Rutgers doubles cohort of fellows to offer brand new sustainable business institute
For the third consecutive year, the U.S. Department of State selected Rutgers to offer the six-week Mandela Washington Fellowship (MWF) program as part of President Obama’s Young African Leaders Initiative (YALI)—the only New Jersey university chosen to do so.
Fifty young leaders from sub-Saharan Africa who work with nonprofits and the public and private sectors will receive leadership skills and training at Rutgers that will help them improve local communities, develop economically viable business ventures, enhance peace and security, and promote employment and growth in their regions.
“We are honored to be again selected to host such a talented group. The past two years have proven that this elite cohort displays a wide array of talents and capabilities. We look forward to providing this year’s fellows with both group and individualized training that aligns with Rutgers’ mission of excellence,” said Rick Garfunkel, Rutgers interim vice president for international and global affairs. “Being part of the Mandela Washington Fellowship not only helps educate the fellows—but also helps educate the Rutgers community about critical needs and issues across sub-Saharan Africa.”
For the first two years, Rutgers has participated in the program as one of only 20 universities; when the U.S. Department of State doubled the size of the program this year, Rutgers followed suit by applying for two institutes—and succeeded.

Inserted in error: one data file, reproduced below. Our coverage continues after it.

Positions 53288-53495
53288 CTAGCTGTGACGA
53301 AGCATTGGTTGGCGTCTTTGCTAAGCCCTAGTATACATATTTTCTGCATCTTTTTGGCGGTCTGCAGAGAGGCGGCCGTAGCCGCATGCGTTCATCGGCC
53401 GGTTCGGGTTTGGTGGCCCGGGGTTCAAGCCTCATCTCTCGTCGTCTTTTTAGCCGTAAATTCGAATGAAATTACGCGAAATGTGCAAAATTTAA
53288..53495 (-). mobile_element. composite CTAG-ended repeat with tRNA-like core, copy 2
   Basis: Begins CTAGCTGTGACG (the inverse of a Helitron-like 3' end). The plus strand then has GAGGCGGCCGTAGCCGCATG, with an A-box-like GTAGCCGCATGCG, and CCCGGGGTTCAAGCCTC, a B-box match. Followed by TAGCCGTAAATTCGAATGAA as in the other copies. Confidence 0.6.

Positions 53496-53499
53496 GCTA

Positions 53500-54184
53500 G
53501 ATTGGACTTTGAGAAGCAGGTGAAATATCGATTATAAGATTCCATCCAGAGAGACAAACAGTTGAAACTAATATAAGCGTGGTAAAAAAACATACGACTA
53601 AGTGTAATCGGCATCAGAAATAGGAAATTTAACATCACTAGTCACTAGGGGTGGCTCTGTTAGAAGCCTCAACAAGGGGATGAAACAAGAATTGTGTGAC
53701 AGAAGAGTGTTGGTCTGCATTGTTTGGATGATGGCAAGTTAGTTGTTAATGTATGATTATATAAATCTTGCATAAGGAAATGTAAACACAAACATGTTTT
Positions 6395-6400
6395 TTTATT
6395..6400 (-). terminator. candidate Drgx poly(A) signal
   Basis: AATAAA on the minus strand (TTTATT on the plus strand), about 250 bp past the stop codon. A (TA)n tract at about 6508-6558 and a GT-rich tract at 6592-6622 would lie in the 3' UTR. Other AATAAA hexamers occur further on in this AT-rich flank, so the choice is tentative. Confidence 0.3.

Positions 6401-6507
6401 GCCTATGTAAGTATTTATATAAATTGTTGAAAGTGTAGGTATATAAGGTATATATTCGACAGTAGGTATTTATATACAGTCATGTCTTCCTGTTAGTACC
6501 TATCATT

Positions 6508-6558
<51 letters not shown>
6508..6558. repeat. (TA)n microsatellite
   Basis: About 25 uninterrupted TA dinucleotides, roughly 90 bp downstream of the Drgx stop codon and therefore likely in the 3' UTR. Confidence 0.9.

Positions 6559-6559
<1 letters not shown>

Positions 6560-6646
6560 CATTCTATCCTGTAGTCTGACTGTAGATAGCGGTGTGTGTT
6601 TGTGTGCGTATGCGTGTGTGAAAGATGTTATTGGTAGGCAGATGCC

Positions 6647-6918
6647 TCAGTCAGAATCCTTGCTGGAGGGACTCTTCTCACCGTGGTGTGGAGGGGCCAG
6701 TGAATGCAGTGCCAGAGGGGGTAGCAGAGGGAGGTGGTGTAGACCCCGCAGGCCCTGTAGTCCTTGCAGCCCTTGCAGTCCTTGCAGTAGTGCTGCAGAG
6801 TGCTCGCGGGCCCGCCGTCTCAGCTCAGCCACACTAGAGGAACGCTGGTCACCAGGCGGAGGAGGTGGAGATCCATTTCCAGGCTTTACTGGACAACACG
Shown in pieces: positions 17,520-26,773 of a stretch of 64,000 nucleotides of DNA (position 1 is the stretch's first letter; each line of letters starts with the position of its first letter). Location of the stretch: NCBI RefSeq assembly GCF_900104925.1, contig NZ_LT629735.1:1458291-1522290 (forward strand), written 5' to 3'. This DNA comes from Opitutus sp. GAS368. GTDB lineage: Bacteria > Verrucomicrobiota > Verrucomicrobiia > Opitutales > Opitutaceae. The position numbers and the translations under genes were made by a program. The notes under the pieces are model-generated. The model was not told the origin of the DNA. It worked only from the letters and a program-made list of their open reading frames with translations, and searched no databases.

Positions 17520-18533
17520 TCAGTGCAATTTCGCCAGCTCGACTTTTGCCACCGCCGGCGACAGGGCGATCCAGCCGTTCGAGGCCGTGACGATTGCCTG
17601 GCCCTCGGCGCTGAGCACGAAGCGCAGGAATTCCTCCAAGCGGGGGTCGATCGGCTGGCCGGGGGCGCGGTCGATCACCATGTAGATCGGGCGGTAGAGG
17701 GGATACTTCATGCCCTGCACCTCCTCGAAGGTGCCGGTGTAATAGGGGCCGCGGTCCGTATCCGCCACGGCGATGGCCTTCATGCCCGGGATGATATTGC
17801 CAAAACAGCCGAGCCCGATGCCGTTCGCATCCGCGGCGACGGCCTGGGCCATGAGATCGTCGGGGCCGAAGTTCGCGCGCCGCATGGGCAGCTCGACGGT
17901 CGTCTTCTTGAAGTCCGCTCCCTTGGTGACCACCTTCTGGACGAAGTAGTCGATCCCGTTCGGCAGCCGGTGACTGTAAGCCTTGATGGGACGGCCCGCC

In 2014, a multidisciplinary partnership led to the creation of a civic leadership institute, which was repeated in the summer of 2015. This coming summer, there will be two partnerships, both coordinated by the Rutgers Centers for Global Advancement and International Affairs (GAIA Centers): School of Social Work professor of professional practice Ron Quincy and Center for African Studies faculty Ousseina Alidou and Abena Busia teamed up with the GAIA Centers to recreate the civic leadership institute for the third time.
The GAIA Centers also recruited faculty from the Rutgers Business School and the Department of Chemistry to offer a brand new sustainable business institute.
“Not many universities get selected to host two institutes,” said Kevin Lyons, associate professor of business and academic director of the sustainable business institute. In fact, Rutgers is only one of four universities that will offer two institutes for the fellowship.
“Our 2014 and 2015 fellowships were extremely productive, and we’ve designed this year’s institutes to improve further on our past successes,” Garfunkel said.
Those successes are far-reaching. Aarthi Burtony, a 2014 fellow and blind disability advocate from Mauritius who went on to host several national disability rights events and secured a disability access internship with Microsoft, said the experience was an “unforgettable academic and mind-opening journey.”
“The [Mandela Washington Fellowship experience] at Rutgers changed the view I had of my leadership skills. I came back to Mauritius with new avenues … and an understanding that the rights of persons with disabilities rests [in their hands],” Burtony said. “I literally adopted a different approach and method in working with the NGOs I have been involved with.
Finally, in November 2014, through the U.S. Embassy, I started a fundraising campaign to establish the first Braille library in Mauritius.”
Burtony is currently working with the Global Rainbow Foundation, a charitable trust that offers services to individuals with disabilities.
Khadija Isse, a 2015 fellow actively involved in youth mentorship, has been working to change what she says is a “negative world view” of Somalia.